Posted In: Sports

It’s March and for those who follow sports, that means college basketball and March Madness.  The tournament is mainly interesting because of two reasons: (1) filling out brackets and (2) watching and hoping for upsets .  This interactive March Madness matchup visualizer helps do both of these things by showing you the history of the tournament (since 1985 when the tournament expanded to 64 teams) in terms of matchups between teams with different seeds (1 through 16 in four regions).

The interactive visualization gives you a table where you can specify specific matchups that you might want to see (1 vs 16, 8 vs 9, 5 vs 12, etc) and you can see the number of games won by each team, as well as the distribution of game winning margin.  It really gives a good feel for how competitive the games are.

The default matchup visualized is all games that involve non-equal seeds (i.e. not 1 vs 1, etc).  This shows the distribution of scores and which team won. You can also specify a specific seed and look at their matchups vs all other seeds (by clicking on cells in the “All” column).

Finally, you can also look at these matchups for the entire tournament or by specifying specific rounds.

Some things I found interesting:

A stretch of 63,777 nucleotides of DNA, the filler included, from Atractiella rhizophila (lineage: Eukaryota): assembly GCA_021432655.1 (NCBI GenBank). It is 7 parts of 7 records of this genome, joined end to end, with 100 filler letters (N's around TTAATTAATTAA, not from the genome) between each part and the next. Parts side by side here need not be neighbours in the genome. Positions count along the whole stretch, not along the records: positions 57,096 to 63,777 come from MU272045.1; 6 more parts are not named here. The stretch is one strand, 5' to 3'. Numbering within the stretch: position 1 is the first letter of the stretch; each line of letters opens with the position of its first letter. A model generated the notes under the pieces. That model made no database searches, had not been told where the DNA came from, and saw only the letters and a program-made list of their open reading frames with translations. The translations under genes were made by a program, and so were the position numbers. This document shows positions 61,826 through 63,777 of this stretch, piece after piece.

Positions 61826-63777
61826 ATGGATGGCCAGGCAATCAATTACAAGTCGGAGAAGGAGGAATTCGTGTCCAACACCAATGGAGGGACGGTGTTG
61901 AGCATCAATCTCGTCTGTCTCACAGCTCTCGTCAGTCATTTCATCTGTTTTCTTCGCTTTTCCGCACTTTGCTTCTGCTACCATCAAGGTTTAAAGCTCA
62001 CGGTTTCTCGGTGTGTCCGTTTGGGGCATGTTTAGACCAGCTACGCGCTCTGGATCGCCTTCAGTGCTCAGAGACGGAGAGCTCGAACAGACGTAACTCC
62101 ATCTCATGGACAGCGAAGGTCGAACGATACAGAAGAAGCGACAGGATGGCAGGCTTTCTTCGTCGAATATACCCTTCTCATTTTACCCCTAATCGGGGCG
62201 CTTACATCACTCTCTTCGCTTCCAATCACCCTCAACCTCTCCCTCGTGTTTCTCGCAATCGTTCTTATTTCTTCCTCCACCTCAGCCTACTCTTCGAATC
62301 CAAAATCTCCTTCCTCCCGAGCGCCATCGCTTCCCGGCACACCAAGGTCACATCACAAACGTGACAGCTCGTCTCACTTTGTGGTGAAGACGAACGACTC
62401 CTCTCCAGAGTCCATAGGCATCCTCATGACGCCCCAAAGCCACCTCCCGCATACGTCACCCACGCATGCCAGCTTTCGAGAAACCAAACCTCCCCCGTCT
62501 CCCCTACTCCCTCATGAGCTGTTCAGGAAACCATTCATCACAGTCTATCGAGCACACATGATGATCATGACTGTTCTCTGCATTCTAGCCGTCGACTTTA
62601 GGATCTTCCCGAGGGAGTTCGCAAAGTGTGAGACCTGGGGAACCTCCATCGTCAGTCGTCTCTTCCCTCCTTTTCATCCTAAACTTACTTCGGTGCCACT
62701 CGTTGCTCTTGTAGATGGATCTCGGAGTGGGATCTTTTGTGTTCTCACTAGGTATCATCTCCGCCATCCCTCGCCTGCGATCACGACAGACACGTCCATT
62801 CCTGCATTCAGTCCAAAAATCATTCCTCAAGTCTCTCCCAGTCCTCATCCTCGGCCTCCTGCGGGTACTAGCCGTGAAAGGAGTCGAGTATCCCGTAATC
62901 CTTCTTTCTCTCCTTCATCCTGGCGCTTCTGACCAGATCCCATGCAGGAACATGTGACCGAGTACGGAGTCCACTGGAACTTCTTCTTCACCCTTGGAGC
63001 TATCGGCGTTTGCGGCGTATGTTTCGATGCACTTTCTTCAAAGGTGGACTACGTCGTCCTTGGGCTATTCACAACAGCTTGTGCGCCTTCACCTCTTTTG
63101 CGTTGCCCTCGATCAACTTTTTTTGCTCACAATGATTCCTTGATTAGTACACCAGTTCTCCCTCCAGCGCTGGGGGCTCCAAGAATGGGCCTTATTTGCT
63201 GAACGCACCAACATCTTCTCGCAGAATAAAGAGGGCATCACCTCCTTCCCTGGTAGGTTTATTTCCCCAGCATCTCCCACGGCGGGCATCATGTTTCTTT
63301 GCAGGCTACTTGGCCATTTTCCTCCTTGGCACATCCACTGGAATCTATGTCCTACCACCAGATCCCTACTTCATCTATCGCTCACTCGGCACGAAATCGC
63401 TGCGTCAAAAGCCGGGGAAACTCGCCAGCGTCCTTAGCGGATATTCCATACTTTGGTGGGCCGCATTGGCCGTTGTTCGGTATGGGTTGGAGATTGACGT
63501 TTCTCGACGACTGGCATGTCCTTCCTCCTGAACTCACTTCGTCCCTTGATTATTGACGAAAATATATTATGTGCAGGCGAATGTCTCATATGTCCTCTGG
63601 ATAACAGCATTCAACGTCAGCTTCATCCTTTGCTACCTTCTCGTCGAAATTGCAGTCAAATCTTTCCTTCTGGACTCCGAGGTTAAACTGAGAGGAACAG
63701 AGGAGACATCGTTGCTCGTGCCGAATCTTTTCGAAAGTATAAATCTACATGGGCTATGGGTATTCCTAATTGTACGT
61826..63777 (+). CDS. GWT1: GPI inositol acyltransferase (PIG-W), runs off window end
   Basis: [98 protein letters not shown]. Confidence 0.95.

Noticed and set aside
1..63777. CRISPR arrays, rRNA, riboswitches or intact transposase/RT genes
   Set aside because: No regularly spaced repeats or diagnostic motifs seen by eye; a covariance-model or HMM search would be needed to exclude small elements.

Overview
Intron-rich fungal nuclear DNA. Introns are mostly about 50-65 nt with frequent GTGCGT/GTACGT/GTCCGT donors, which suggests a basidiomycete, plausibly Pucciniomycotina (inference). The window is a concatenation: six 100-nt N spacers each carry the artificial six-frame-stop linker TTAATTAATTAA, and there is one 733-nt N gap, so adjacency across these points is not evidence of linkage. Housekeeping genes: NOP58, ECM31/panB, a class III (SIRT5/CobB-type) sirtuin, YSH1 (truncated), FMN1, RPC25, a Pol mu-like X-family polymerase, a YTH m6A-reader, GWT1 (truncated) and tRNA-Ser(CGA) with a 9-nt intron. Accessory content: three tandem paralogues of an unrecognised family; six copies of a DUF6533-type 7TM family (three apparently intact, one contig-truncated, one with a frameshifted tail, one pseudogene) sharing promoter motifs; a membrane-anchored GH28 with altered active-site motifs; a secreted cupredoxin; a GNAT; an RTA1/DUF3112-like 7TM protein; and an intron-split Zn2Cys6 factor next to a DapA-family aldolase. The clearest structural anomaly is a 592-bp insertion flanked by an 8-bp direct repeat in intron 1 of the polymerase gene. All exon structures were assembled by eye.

• There are quite a number of matchups that have never happened in the 33 year history of the tournament, and many more that are extremely rare
• Turning on rounds one at a time leads to an interesting geometric pattern in the matchups as only certain matchups are allowed in certain rounds (e.g. sum of seeds in 1st round add up to 17 and fall along a diagonal towards the upper right).
• A 2 seed has never beaten a 5 seed (in four matchups) and has done badly against the 8 seed (2 wins, 5 losses).

Hopefully, you find this is an interesting and useful tool to explore while you enjoy March Madness.

Data and Tools: programmed entirely in javascript, and historical game scores were downloaded from sports-reference.com.  If you are at all interested, the programming involved lots of arrays.  I’ve done alot of work in Excel, so my default is to think in a 2-dimensional matrix pattern.